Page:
1. A.J.Menezes, P. Van Oorschot and S. Vanstone, “Handbook of Applied Cryptography”, CRC Press

2. Koblitz. N, “Course on Number Theory and Cryptography”, Springer Verlag, 1986.

Note : 20% choice may be given while setting the question paper

3-0-0-3

RCE2004. PARALLEL COMPUTING

Introduction : Paradigms of parallel computing: Synchronous – vector/array, SIMD, Systolic; Asynchronous – MIMD, reduction paradigm.

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Hardware taxonomy : Flynn’s classifications, Handler’s classifications.Software taxonomy : King’s taxonomy, SPMD.

Abstract parallel computational models : Combinational circuits – Sorting network, PRAM models, Interconnection RAMs. Parallelism approaches – data parallelism, control parallelismPerformance Metrices: Laws governing performance measurements. Metrices-speedups, efficiency, utilization, communication overheads, single/multiple program performances, benchmarks.

Parallel Processors: Taxonomy and topology – shared memory multiprocessors, distributed memory networks. Processor organization – static and dynamic inter connections. Embeddings and simulations.

Parallel Programming: Shared memory programming, distributed memory programming, object oriented programming, data parallel programming, functional and data flow programming.

Scheduling and parallelization: Scheduling parallel programs. Loop scheduling. Parallelization of sequential programs. Parallel programming support environments.

Text :

1. M.J. Quinn. “Parallel Computing: Theory and Practice”, Mc Graw Hill, New York, 1994.

2. T.G. Lewis and H. El.Rewini, “Introduction to Parallel Computing”, Prentice Hall, New Jersey, 1992.

3. T.G. Lewis. “Parallel Programming : A Machine Independent Approach”, IEEE Computer Society Press, Los Alamitos, 1994.

Note : 20% choice may be given while setting the question paper

2-1-0-3RCE2005. COMPUTATIONAL GEOMETRY

Geometric Preliminaries, DCEL ( Doubly Connected Edge List) data structure, Geometric Duality, Geometric Searching - Planar Straight Line Graph (PSLG), Point Location Problem, Location of a point in a planar subdivision, Plane Sweep Algorithm, Slab method, Chain method, Regularization of PSLG , Range Searching Problems.Convex Hulls, Convex Hull Algorithms in the Plane -- Graham’s Scan Algorithm, Jarvi’s March, Divide and Conquer Algorithm, Dynamic Convex Hull Algorithm.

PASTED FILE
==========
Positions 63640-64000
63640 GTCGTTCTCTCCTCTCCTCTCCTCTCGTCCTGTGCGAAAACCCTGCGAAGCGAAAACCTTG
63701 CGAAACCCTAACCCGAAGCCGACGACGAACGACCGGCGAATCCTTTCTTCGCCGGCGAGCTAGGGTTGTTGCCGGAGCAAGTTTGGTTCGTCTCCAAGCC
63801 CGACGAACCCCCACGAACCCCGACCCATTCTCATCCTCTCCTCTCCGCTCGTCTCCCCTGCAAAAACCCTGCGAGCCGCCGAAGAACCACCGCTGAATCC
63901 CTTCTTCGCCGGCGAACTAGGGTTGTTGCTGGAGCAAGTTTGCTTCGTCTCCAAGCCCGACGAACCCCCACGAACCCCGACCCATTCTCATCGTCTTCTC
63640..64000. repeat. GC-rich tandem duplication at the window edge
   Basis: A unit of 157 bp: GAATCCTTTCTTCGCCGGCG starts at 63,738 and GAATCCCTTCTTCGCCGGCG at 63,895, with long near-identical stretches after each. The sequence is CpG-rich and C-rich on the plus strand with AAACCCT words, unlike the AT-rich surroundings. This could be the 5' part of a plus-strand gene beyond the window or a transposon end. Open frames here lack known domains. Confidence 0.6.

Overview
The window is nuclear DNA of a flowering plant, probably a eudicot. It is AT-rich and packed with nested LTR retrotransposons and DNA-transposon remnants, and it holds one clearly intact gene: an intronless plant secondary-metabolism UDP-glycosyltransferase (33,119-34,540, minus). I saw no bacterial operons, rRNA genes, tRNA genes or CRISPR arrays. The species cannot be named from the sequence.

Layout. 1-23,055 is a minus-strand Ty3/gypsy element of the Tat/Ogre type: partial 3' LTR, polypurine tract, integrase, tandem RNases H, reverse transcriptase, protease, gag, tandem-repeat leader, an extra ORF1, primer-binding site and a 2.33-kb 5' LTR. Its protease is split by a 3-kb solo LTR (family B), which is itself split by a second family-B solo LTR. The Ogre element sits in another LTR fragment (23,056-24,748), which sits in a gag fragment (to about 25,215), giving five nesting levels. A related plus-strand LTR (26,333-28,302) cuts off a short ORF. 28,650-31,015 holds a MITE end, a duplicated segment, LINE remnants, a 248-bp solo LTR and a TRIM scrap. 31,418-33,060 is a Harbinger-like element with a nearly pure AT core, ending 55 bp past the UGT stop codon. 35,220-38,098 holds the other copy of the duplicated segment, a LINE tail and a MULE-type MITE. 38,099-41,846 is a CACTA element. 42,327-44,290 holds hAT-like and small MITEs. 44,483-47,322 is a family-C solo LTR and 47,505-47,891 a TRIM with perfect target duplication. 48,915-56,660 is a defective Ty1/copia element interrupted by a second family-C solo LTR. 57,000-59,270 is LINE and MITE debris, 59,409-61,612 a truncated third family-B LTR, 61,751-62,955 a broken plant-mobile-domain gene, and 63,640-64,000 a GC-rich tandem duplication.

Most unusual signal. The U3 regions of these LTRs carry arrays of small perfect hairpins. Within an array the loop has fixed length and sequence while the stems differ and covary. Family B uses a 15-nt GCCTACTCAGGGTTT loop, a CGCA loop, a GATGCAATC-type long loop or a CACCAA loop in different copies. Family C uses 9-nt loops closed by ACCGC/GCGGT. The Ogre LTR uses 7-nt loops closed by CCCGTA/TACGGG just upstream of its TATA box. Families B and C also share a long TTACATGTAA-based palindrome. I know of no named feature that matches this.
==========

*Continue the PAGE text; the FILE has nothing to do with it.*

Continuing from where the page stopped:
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Triangulation—Triangulation of a point set, Triangulation Algorithms, Polygon Triangulation, Convexity, Helly’s theorem, Delauny Triangulation

Voronoi Diagrams- Applications in the plane , Post Office Problem. Arrangements of Lines-- Zone Theorem, Many Faces in arrangements, Constructing the arrangements, Forbidden graph theorem, Bipartite graph for many face problems

Randomized Algorithms, Many face complexity. Linear Programming—Linear Programming in Two Dimensions, Prune-- Eliminate Redundant Half- Planes, Bisect—Decrease the Range of the Linear Program, The geometry of pruning, bisecting and searching.

Introduction to Visibility Problems-- Definition of direct visibility, Point visibility and Edge visibility, Algorithm for computing point-visible region inside a polygon, Kernel of polygon , Linear time algorithm for computing Kernel.

Text:

1. Franco P. Preparata, Michael Ian Shamos, “Computational Geometry- An Introduction”, Texts and Monographs in Computer Science , Springer – Verlag

2. Herbert Edelsbrunner , “Algorithms in Combinatorial Geometry”, EATCS Monographs on theoretical computer science, Springer – Verlag.

3. Art Gallery Theorems, Joseph O’ Rourke, Oxford Press.

References :

3. J. Laszlo Michael, “Computational Geometry and Computer Graphics in C++” , Prentice- Hall of India, 1999.

Note : 20% choice may be given while setting the question paper

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2-0-1-3RCE2006. ADVANCED COMPUTER GRAPHICS

Introduction: Applications of computer graphics, Elements of pictures created in computer graphics, Graphics display devices. Basic raster graphics algorithms for drawing 2D primitives: Midpoint line & circle algorithm, 2D geometric transformations and 2D viewing: Basic transformations, Matrix representations and homogeneous coordinates, Composite transformations.

3D concepts & 3D object representations: Polygon surfaces, Curved lines and surfaces, Quadric surfaces, Spline representations, Bezier curves and surfaces, B-spline curves and surfaces. 3D geometric transformations and 3D viewing: Translation, Rotation, Scaling, Viewing pipeline, Viewing coordinates, Parallel projections & Perspective projections.

Device-independent programming and OpenGL. User Interface Software,Graphics Standard, Open GL, Solid Modeling, Achromatic and Coloured light: Representing solids, Regularized Boolean set operations, Primitive instancing, Sweep representations, Boundary representations, Spatial-partitioning representations, Constructive solid geometry, Comparison of representations, User Interfaces for solid modeling. Achromatic light, Chromatic colour, Colour models for raster graphics, Reproducing colour, Using colour in computer graphics.

Visible-surface detection methods: Classification, Back-face detection, Depth-buffer method, Scan-line method, Depth-sorting method, BSP-tree method & Area-subdivision method, Visible-surface ray tracing. Illumination and shading: Illumination models, Shading models for polygons, Surface details, Shadows, Transparency.